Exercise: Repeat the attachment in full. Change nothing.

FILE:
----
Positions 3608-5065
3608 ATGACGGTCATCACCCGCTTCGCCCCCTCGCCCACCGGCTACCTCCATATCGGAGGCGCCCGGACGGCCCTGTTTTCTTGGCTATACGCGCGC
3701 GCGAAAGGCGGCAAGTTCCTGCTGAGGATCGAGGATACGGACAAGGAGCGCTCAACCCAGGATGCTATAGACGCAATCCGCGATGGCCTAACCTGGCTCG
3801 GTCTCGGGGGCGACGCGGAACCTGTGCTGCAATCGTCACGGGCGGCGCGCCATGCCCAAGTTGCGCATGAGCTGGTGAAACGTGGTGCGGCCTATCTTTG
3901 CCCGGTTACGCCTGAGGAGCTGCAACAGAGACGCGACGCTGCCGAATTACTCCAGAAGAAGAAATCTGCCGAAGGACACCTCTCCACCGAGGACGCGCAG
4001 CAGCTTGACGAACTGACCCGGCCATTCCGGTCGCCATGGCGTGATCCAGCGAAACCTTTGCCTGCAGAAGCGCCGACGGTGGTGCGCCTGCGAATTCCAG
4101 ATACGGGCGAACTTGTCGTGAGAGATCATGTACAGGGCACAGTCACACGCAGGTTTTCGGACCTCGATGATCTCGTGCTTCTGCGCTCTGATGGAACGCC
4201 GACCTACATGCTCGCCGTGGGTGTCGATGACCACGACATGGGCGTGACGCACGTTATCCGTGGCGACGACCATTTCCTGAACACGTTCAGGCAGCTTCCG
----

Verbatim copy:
Positions 3608-5065
3608 ATGACGGTCATCACCCGCTTCGCCCCCTCGCCCACCGGCTACCTCCATATCGGAGGCGCCCGGACGGCCCTGTTTTCTTGGCTATACGCGCGC
3701 GCGAAAGGCGGCAAGTTCCTGCTGAGGATCGAGGATACGGACAAGGAGCGCTCAACCCAGGATGCTATAGACGCAATCCGCGATGGCCTAACCTGGCTCG
3801 GTCTCGGGGGCGACGCGGAACCTGTGCTGCAATCGTCACGGGCGGCGCGCCATGCCCAAGTTGCGCATGAGCTGGTGAAACGTGGTGCGGCCTATCTTTG
3901 CCCGGTTACGCCTGAGGAGCTGCAACAGAGACGCGACGCTGCCGAATTACTCCAGAAGAAGAAATCTGCCGAAGGACACCTCTCCACCGAGGACGCGCAG
4001 CAGCTTGACGAACTGACCCGGCCATTCCGGTCGCCATGGCGTGATCCAGCGAAACCTTTGCCTGCAGAAGCGCCGACGGTGGTGCGCCTGCGAATTCCAG
4101 ATACGGGCGAACTTGTCGTGAGAGATCATGTACAGGGCACAGTCACACGCAGGTTTTCGGACCTCGATGATCTCGTGCTTCTGCGCTCTGATGGAACGCC
4201 GACCTACATGCTCGCCGTGGGTGTCGATGACCACGACATGGGCGTGACGCACGTTATCCGTGGCGACGACCATTTCCTGAACACGTTCAGGCAGCTTCCG